march 2019 | Volume 177
Marisa Emma Smith as Maranatha. Photo by Wendy D.
In Rosemary Rowe’s solo show The Good Bride we spend an hour and a half with a 15-year-old girl waiting 40 days and nights for her bridegroom to arrive.
In her wedding dress in a bedroom in the home of Mr. and Mrs. Pullman—parishioners of her pastor father—Maranatha waits for 29-year-old Pete. He takes bible classes with her Daddy, who has arranged the marriage and instructed Maranatha to wait there until God tells him that the time is right for her wedding.
So she waits and prays and talks to her absent mother.
Maranatha has grown up in a radically Christian environment and is deeply indoctrinated in its patriarchal belief system. Her entire frame of reference is God, Jesus, Daddy and Pete. She prides herself in being “a Proverbs 31 woman,” abiding by the bible’s guidelines for a virtuous wife. She looks forward to “submitting joyfully” to Pete as she has to her father: “I just want to submit to his Godly leadership.”
She begins many of the play’s short blackout scenes reciting Matthew 25:13: “Watch therefore, for ye know not neither the day nor the hour when the Son of man cometh.” The problem is, day after day, hour after hour, Pete cometh not. She keeps telling herself that the waiting is “a spiritual test.”
But after weeks of it, she starts to feel like a princess imprisoned in a castle. And when her prince fails to come for her, the doubts inevitably begin to creep in.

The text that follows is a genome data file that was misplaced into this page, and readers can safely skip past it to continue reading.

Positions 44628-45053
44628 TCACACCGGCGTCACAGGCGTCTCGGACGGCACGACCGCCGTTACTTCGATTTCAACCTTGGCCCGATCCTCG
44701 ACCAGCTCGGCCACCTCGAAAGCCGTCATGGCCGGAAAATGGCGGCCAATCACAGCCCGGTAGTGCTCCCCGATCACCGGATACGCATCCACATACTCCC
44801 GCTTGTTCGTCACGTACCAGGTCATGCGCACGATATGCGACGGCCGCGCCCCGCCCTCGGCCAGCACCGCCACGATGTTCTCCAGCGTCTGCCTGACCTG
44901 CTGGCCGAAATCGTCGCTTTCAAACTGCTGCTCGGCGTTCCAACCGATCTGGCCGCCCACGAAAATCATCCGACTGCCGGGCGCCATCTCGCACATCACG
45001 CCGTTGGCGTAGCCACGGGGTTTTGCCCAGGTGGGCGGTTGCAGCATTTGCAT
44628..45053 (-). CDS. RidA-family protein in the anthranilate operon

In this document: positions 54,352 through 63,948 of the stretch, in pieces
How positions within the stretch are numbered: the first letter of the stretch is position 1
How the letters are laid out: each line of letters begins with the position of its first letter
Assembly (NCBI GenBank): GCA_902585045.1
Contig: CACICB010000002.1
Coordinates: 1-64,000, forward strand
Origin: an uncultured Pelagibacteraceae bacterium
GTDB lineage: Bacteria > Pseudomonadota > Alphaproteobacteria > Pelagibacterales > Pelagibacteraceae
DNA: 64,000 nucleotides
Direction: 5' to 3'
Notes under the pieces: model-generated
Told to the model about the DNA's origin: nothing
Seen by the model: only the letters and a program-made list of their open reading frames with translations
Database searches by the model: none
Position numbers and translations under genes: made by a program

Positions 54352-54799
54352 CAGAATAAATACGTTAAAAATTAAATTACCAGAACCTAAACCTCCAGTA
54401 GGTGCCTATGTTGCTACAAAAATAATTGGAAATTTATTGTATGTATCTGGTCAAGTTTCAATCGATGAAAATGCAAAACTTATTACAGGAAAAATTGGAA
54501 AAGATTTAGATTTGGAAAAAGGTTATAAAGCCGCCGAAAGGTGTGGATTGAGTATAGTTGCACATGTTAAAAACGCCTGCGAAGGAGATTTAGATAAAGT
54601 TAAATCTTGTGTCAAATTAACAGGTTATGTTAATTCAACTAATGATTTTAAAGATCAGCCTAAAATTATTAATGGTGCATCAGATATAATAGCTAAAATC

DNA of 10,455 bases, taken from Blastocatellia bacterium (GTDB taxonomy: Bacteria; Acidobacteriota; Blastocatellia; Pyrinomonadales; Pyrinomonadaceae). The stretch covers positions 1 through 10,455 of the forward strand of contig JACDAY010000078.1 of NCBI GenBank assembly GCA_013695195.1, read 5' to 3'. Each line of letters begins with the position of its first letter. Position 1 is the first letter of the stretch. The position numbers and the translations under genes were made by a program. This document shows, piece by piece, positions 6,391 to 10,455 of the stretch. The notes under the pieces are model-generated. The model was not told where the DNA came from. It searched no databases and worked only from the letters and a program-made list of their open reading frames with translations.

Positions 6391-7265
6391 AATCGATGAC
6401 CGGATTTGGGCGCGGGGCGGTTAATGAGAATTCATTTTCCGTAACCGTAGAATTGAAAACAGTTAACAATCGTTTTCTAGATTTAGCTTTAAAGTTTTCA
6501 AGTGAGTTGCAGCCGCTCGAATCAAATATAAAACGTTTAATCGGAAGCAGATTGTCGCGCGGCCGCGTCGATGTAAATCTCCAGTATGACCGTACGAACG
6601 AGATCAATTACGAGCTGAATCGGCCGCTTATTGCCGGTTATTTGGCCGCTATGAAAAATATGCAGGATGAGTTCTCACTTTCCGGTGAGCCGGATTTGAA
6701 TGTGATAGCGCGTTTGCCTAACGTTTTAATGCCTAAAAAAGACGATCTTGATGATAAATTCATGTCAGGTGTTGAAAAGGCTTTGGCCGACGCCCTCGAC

Except for her religious fanaticism, Maranatha is a pretty normal, happy, ingenuous teenager, your basic horny 15-year-old. She can joke about her “fleshly longings” in the context of her soon-to-be married life, though it bugs her that no one will tell her what sex actually is. But hearing Mr. and Mrs. Pullman doing it—loudly—night after night gets her hot.
A letter from her mother, who left her father and the kids five years earlier for reasons we can easily guess, becomes the final catalyst for Maranatha’s incipient rebellion. Will she allow herself to be tempted, corrupted by her mother’s “feminist thinking,” or will she stay vigilant and submissive to Jesus and Daddy and hold out for Pete?
Marisa Emma Smith, playing quite a bit younger than she is, does a terrific job of conveying Maranatha’s stubborn optimism and faith along with her naivety and teenage frustrations. But I found it hard to spend so long in this claustrophobic world of monstrous religious fanaticism and misogyny.
As the play progresses, the scenes grow shorter and the blackouts more frequent and annoying, covered by CJ McGillivray’s deep, ominous music. They feel long, though when the lights come back up Smith is usually just revealed in another part of the room. Director Donna Spencer might cut some and shorten others.
The Good Bride shines a light on a corner of the world that I’m pretty sure is as alien to most of the people who will see it at the Firehall and at Coquitlam’s Evergreen Centre and Burnaby’s Shadbolt Centre, where it travels to next, as it is to me.
All I can say is I’m glad it’s not my daughter’s world.
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